Coal-producing states like Kentucky are warily eying federal regulations that have begun moving the country away from fossil fuels.
Even so, Sue Tierney says she thinks coal will be around for awhile, though it will be cleaner and make up less of the nation’s energy mix. Tierney was the Assistant Secretary for Policy in the U.S. Department of Energy under President Bill Clinton. She’s giving a talk on what she calls “sustainable energy” in both the U.S. and China next week.
“I think of sustainable energy as a category or a way to categorize energy supplies as highly efficient, a relatively light footprint on the environment, provides a way for people to have affordable energy supplies over time,” Tierney said.
Renewable energy is getting closer to being sustainable, she says, because over time it will likely become more affordable. But Tierney’s definition of sustainable energy also doesn’t preclude fossil fuels like coal and natural gas.
She says that’s a pragmatic approach.
“The major countries of the world have enormous fossil fuel endowments,” she said. “We have to get to a point where we are including fossil fuels in a lighter way from the point of view of issuing greenhouse gas emissions.”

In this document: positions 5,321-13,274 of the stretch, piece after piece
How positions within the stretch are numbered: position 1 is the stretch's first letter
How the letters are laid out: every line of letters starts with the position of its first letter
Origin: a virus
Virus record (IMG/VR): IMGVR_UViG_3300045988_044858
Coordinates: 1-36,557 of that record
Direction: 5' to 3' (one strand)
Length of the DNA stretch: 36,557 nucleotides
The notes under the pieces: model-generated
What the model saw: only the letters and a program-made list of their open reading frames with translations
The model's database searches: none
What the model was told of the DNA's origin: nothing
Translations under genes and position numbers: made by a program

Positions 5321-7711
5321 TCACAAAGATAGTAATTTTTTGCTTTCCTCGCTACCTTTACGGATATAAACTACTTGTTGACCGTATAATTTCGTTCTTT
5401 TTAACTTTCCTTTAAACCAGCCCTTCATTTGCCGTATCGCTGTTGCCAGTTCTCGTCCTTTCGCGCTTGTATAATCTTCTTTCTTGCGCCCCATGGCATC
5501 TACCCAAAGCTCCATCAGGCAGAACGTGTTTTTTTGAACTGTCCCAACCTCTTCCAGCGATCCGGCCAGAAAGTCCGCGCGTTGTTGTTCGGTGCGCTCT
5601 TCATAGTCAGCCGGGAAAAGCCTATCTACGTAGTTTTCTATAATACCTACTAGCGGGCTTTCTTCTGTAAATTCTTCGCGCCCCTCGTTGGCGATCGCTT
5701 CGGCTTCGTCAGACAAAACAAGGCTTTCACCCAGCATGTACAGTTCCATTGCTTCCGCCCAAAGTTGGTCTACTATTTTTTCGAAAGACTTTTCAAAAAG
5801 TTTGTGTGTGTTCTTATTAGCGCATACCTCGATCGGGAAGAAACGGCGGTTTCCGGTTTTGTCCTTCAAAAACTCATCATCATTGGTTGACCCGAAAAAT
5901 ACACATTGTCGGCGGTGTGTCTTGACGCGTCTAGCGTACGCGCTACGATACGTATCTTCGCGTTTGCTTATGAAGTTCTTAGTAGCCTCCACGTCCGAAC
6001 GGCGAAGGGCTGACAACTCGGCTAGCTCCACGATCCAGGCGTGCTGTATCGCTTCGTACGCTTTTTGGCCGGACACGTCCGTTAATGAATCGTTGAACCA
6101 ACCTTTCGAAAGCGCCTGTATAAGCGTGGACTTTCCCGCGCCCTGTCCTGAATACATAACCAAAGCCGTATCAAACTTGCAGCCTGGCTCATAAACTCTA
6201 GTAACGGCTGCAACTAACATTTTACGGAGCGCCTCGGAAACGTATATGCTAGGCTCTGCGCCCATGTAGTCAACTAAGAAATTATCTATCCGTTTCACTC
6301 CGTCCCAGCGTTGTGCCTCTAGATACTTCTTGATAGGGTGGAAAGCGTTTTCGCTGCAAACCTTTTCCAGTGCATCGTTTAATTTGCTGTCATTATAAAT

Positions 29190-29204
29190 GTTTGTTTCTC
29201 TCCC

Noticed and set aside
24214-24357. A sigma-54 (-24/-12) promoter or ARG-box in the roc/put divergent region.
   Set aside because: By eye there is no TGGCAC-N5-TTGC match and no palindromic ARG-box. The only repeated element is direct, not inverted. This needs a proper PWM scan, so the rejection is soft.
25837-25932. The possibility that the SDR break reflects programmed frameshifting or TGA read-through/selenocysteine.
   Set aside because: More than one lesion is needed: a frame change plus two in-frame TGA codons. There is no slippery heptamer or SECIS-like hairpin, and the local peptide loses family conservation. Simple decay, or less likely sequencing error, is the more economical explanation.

Tierney says that means furthering research and development for technology like carbon capture and sequestration.
But that also means using energy more efficiently. Right now, a lot of energy is wasted. And Tierney says that’s partly because there aren’t sufficient incentives for people to conserve energy. Those incentives could mean higher rates—because the more electricity costs, the less many people will use. But Tierney says it doesn’t necessarily mean higher bills.
“People where I live, which is Boston, have very high electricity rates, especially compared to people in Kentucky,” she said. “But over the years, we’ve had much bigger economic incentive to tighten our belts—to tighten up the windows, to put in light bulbs that are more efficient and so on.”
Because of that, Tierney says the average residential electricity bill in Boston is actually lower than the average residential bill in parts of the country where electricity rates are lower.
Tierney will also discuss Chinese energy development in her talk next week. She says China is investing more in cleaner energy sources than the United States is.
“[China has] been able to set high targets for adopting renewable energy, set high targets for reducing energy use in their major industries, including really heavy industry,” she said. “So they’re getting very efficient and they’ll really banking on some of these new technologies having markets globally.”
Of course, Chinese power plants are still burning a lot of coal, and as air pollution there grows worse, Tierney says Chinese scientists are increasingly interested in developing ways to burn coal more cleanly.
Tierney’s visit is sponsored by the World Affairs Council of Kentucky and Southern Indiana. She’ll speak at the Green Building on Monday evening at 6:30. Tickets are available on the World Affairs Council’s website.